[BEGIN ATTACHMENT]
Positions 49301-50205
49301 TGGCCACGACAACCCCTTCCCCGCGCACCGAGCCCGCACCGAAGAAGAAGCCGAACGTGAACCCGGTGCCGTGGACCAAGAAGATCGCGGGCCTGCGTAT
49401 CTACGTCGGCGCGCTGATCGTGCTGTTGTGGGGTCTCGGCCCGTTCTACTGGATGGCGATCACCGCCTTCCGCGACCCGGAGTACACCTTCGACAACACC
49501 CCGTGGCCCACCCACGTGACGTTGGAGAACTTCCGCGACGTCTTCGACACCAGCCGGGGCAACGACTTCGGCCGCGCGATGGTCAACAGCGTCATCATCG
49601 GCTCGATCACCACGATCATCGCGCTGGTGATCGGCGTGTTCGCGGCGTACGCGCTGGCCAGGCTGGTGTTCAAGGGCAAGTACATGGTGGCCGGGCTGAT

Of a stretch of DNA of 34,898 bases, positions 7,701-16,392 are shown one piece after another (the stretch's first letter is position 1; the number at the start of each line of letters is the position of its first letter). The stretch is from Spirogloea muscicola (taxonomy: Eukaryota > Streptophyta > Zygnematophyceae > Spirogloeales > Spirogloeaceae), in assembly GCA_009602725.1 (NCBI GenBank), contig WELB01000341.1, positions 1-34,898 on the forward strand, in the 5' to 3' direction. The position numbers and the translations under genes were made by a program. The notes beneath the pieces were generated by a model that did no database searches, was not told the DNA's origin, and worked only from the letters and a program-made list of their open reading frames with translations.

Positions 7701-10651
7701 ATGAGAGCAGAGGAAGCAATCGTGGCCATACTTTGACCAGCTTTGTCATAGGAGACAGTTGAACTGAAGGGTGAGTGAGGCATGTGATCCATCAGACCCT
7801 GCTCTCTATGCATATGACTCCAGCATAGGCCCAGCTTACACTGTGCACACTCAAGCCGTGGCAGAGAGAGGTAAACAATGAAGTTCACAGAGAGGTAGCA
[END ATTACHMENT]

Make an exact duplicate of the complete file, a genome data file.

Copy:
Positions 49301-50205
49301 TGGCCACGACAACCCCTTCCCCGCGCACCGAGCCCGCACCGAAGAAGAAGCCGAACGTGAACCCGGTGCCGTGGACCAAGAAGATCGCGGGCCTGCGTAT
49401 CTACGTCGGCGCGCTGATCGTGCTGTTGTGGGGTCTCGGCCCGTTCTACTGGATGGCGATCACCGCCTTCCGCGACCCGGAGTACACCTTCGACAACACC
49501 CCGTGGCCCACCCACGTGACGTTGGAGAACTTCCGCGACGTCTTCGACACCAGCCGGGGCAACGACTTCGGCCGCGCGATGGTCAACAGCGTCATCATCG
49601 GCTCGATCACCACGATCATCGCGCTGGTGATCGGCGTGTTCGCGGCGTACGCGCTGGCCAGGCTGGTGTTCAAGGGCAAGTACATGGTGGCCGGGCTGAT

Of a stretch of DNA of 34,898 bases, positions 7,701-16,392 are shown one piece after another (the stretch's first letter is position 1; the number at the start of each line of letters is the position of its first letter). The stretch is from Spirogloea muscicola (taxonomy: Eukaryota > Streptophyta > Zygnematophyceae > Spirogloeales > Spirogloeaceae), in assembly GCA_009602725.1 (NCBI GenBank), contig WELB01000341.1, positions 1-34,898 on the forward strand, in the 5' to 3' direction. The position numbers and the translations under genes were made by a program. The notes beneath the pieces were generated by a model that did no database searches, was not told the DNA's origin, and worked only from the letters and a program-made list of their open reading frames with translations.

Positions 7701-10651
7701 ATGAGAGCAGAGGAAGCAATCGTGGCCATACTTTGACCAGCTTTGTCATAGGAGACAGTTGAACTGAAGGGTGAGTGAGGCATGTGATCCATCAGACCCT
7801 GCTCTCTATGCATATGACTCCAGCATAGGCCCAGCTTACACTGTGCACACTCAAGCCGTGGCAGAGAGAGGTAAACAATGAAGTTCACAGAGAGGTAGCA